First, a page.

MB
Great post this week on the differences between classical liberalism, which could be considered modern conservatism, and socialism, or modern-day liberalism. How do you think that classical liberalism came to evolve into what we associate it with today? In a broad sense, there are many similarities between the two. From what I have found, classical liberalism was a coherent theory up until the 179h century. The fall of classical liberalism came when free thinking, like in the Enlightenment period, came to the mainstream.

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As the Dutch revolted and the Scottish contemplated, they (and even the French) came to the conclusion that in order for direct trade and commerce to happen, people would have to let go of governments that would not begin to encompass the variation of human needs and interest. This became the laissez-faire economy, which translates to “let it be” (Ralco, 2010). The primary view was that society and the individuals within it could run itself without the interference of the government. Throughout the next two centuries, countries were insistent on being fiercely dependent, making their own behavior and actions the reason if they were wealthy or poor.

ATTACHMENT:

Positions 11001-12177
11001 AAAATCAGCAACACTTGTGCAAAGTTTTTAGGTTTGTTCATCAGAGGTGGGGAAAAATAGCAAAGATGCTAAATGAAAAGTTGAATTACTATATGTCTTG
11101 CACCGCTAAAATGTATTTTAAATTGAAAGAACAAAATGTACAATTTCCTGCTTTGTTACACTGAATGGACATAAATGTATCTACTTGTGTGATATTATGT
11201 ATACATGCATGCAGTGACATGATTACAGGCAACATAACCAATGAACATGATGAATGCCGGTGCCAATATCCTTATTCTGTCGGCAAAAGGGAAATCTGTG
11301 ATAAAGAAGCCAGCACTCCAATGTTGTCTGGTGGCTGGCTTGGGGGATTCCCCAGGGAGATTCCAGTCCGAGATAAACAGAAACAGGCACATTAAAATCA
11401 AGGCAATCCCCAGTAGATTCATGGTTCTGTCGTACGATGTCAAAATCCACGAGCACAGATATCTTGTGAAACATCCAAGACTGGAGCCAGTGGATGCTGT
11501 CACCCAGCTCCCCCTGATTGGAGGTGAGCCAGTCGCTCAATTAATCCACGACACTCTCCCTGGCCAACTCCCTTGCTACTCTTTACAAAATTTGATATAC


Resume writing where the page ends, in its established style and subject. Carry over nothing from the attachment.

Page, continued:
BA
Good post this week. The similarities between classical liberalism and conservatism are quite clear, as I mentioned in my original post. My question for you is which type of government do you think services its people better? I believe that there is a myth perpetuated that hard work will always bring about success, but with the way that governments are established and how it happens with the most vulnerable also being the most disadvantaged, this is not always the case. For example, the cycle of poverty notes that the rich get richer and the poor get poorer, so how do we ameliorate this?

Does the government, whose founding is based on controlling wealth and keeping it at the wealthy fix the problem, or do we leave people to fix their own problem. I think that the latter is a better solution. I think that America fails at reducing poverty because of this myth. The national poverty rate in 2011 was 15 percent (Worstall, 2012), yet with all the money spent, why are people still in poverty? I believe it is because spending vast sums and pretending that it helps is the problem. There should be more policy instead of money going towards alleviating poverty.